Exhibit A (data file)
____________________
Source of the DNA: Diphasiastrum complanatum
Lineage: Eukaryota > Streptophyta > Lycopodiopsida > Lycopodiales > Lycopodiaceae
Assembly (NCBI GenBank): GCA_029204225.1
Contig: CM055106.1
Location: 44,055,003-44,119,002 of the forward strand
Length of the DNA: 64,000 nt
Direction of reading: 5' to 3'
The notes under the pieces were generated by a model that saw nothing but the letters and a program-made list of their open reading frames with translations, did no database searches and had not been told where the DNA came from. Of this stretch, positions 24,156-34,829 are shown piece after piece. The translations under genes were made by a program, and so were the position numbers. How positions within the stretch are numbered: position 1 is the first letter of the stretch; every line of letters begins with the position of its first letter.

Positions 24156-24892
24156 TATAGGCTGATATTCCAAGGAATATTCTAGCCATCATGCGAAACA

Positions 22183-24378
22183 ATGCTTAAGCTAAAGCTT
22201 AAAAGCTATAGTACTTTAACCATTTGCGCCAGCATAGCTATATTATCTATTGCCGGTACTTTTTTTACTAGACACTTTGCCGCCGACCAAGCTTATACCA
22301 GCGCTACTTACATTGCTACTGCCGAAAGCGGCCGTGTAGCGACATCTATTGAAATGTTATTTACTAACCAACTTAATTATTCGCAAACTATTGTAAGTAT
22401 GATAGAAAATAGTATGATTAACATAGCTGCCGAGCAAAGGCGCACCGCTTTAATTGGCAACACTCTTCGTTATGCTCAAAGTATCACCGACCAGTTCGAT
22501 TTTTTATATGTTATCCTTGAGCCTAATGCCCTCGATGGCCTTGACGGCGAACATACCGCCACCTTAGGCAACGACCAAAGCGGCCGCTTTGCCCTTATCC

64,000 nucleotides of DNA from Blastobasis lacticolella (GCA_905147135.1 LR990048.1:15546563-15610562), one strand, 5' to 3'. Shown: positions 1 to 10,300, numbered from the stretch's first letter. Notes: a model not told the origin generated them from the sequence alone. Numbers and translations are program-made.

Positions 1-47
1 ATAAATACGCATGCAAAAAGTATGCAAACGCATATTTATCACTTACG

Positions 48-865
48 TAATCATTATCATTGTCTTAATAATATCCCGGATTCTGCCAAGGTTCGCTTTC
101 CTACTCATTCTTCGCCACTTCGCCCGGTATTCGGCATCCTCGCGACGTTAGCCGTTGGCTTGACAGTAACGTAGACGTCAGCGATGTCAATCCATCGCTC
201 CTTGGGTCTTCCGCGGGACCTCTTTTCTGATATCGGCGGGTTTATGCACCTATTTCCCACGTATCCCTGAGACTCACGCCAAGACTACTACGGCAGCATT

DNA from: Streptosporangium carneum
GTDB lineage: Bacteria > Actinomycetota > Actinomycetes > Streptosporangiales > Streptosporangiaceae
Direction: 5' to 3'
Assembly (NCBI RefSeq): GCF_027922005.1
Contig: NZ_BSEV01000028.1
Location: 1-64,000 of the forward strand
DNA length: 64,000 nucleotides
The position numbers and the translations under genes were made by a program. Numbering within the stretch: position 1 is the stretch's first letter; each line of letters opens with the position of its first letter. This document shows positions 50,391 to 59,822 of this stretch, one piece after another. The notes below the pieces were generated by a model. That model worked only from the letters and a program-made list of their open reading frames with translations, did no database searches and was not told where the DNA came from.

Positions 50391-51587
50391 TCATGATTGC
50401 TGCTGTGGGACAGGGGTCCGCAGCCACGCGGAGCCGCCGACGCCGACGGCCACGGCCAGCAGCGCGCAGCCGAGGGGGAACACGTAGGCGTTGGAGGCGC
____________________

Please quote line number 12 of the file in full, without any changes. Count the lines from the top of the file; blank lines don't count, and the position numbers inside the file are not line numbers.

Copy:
22183 ATGCTTAAGCTAAAGCTT